• There would be more visuals. Patients would ‘show’ how they were feeling and what happened; this could happen through drawings, diagrams, self-tracking and digital health apps, photos, videos, and more. Doctors would likewise use visuals to communicate about how the body works, what the risks are for certain treatment plans, and more. (Many doctors already do this, but the practice could be expanded.)
  • The people in the room would be deliberately selected. Great doctor meetings would incorporate other important stakeholders like caregivers, other friends and family, and healthcare staff like nurses, social workers, navigators, etc.
  • Appointments could happen asynchronously. Sometimes an in-person meeting is overkill and our communication could be accomplished through a quick email or text. Our system should compensate doctors for these interactions so that in-person meeting time could be freed up for those who truly need it.
  • We’d be smart enough to know when we don’t need a meeting. Sometimes the best meetings are the ones that are canceled, giving everyone their time and energy to put toward other things. As our health system matures and remote monitoring becomes more feasible, I hope we will start to understand when doctor meetings are unnecessary and give everyone their time back.


What outcomes could we expect with improved doctor-patient meetings? Here are some hypotheses:

  • There would be lower rates of misdiagnosed and undiagnosed illnesses
  • Doctor-patient relationships would be improved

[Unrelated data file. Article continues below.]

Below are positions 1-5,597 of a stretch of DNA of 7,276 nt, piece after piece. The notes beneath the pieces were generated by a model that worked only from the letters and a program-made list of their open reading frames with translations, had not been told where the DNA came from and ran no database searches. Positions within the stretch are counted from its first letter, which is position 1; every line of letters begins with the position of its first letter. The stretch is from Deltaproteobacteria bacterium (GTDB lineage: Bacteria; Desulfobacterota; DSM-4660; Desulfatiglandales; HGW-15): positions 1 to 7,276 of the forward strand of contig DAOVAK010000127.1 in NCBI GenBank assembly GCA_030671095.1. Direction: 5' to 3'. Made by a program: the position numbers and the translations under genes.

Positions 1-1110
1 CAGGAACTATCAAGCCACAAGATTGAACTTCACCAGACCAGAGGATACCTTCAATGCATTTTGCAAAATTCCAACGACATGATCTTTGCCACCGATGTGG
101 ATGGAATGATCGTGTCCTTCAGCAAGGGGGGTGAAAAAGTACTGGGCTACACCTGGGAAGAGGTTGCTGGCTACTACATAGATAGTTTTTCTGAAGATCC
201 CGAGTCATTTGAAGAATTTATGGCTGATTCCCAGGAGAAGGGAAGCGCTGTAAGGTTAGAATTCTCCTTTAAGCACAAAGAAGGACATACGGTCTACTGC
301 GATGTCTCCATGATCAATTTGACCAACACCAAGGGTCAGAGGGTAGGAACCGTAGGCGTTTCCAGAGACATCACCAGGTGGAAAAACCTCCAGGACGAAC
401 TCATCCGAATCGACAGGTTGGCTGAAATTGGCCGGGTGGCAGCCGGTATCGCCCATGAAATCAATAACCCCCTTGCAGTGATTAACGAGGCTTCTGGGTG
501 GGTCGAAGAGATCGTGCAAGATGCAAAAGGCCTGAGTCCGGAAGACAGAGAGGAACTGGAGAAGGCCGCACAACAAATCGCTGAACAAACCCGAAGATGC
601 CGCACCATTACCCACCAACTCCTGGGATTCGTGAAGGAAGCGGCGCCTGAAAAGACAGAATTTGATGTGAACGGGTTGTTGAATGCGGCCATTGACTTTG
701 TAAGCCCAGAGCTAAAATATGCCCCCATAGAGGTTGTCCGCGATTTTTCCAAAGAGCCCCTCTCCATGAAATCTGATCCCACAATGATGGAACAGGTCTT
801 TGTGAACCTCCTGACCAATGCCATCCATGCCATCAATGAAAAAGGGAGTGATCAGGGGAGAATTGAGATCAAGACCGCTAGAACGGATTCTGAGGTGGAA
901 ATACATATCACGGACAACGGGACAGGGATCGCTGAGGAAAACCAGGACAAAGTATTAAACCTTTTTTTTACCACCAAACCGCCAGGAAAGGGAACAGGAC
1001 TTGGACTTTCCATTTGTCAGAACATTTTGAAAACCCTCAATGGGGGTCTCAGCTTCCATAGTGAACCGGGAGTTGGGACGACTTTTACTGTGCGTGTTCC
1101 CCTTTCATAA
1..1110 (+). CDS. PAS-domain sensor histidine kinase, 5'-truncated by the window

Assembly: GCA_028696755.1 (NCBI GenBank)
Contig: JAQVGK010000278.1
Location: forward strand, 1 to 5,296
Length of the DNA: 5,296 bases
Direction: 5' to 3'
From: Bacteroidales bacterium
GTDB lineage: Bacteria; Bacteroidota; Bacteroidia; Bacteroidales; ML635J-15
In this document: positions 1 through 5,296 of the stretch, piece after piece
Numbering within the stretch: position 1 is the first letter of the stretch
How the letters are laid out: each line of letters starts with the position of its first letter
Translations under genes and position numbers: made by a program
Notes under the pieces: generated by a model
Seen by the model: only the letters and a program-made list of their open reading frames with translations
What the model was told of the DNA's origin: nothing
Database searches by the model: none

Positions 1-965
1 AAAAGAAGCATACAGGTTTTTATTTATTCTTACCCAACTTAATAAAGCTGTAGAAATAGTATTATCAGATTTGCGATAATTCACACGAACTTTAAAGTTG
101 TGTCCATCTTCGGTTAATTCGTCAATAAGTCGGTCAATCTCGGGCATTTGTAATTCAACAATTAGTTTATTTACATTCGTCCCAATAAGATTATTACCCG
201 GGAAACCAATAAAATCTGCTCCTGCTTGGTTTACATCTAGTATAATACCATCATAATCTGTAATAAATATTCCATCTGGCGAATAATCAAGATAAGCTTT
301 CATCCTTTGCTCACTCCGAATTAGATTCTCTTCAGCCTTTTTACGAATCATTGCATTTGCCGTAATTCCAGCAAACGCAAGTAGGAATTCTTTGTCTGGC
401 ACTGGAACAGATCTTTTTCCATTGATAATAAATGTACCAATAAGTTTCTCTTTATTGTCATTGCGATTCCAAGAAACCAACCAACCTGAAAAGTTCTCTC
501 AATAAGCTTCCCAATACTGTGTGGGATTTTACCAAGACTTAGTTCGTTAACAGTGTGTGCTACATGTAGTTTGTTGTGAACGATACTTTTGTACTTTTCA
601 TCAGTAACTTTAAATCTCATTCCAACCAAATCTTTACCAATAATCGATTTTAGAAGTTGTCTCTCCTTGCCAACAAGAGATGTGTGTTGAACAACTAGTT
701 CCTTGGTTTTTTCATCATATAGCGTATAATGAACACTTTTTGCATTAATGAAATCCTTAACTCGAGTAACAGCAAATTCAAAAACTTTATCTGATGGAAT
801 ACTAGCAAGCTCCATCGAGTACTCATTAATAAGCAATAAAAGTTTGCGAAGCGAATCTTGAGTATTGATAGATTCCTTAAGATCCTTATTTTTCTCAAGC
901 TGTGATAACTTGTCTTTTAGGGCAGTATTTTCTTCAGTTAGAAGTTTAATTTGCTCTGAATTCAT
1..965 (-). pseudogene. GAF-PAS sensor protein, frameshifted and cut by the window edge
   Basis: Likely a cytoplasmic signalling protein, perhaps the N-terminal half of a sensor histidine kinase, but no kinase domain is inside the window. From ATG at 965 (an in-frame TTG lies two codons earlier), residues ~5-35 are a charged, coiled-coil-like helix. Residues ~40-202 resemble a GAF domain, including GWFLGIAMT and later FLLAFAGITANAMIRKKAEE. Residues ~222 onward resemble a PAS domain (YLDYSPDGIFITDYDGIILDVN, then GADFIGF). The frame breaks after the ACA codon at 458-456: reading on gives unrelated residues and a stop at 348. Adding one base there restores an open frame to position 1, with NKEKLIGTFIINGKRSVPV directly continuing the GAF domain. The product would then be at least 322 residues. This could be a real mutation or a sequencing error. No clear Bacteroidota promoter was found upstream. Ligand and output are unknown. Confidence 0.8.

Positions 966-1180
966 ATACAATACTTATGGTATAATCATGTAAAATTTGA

• Burnout rates would decline among doctors and medical professionals
  • Patients and caregivers would retain more information after doctor meetings
  • Patients would have more confidence (both in their own ability to communicate and in the health system at large)
  • Patients would become equal participants, with equal responsibility; a culture change that would have greater implications on how patients think about themselves and their health

In short, better-designed doctor meetings would help improve some of the biggest problems we are facing in healthcare today.

What do you think — what ideas do you have for designing better doctor meetings?

This topic matters to me because I’m a patient, designer and meeting enthusiast, and I’m working on Pictal Health, a way to support patient-doctor communication during appointments. We’re especially focusing on the visual elements of storytelling and cognition.

Pictal Health

Turning health histories into visual stories

Katie McCurdy

Written by

Designer and researcher focusing on healthcare; founder of Pictal Health; autoimmune patient; chocolate-eater. katiemccurdy.com and pictalhealth.com

Pictal Health

Turning health histories into visual stories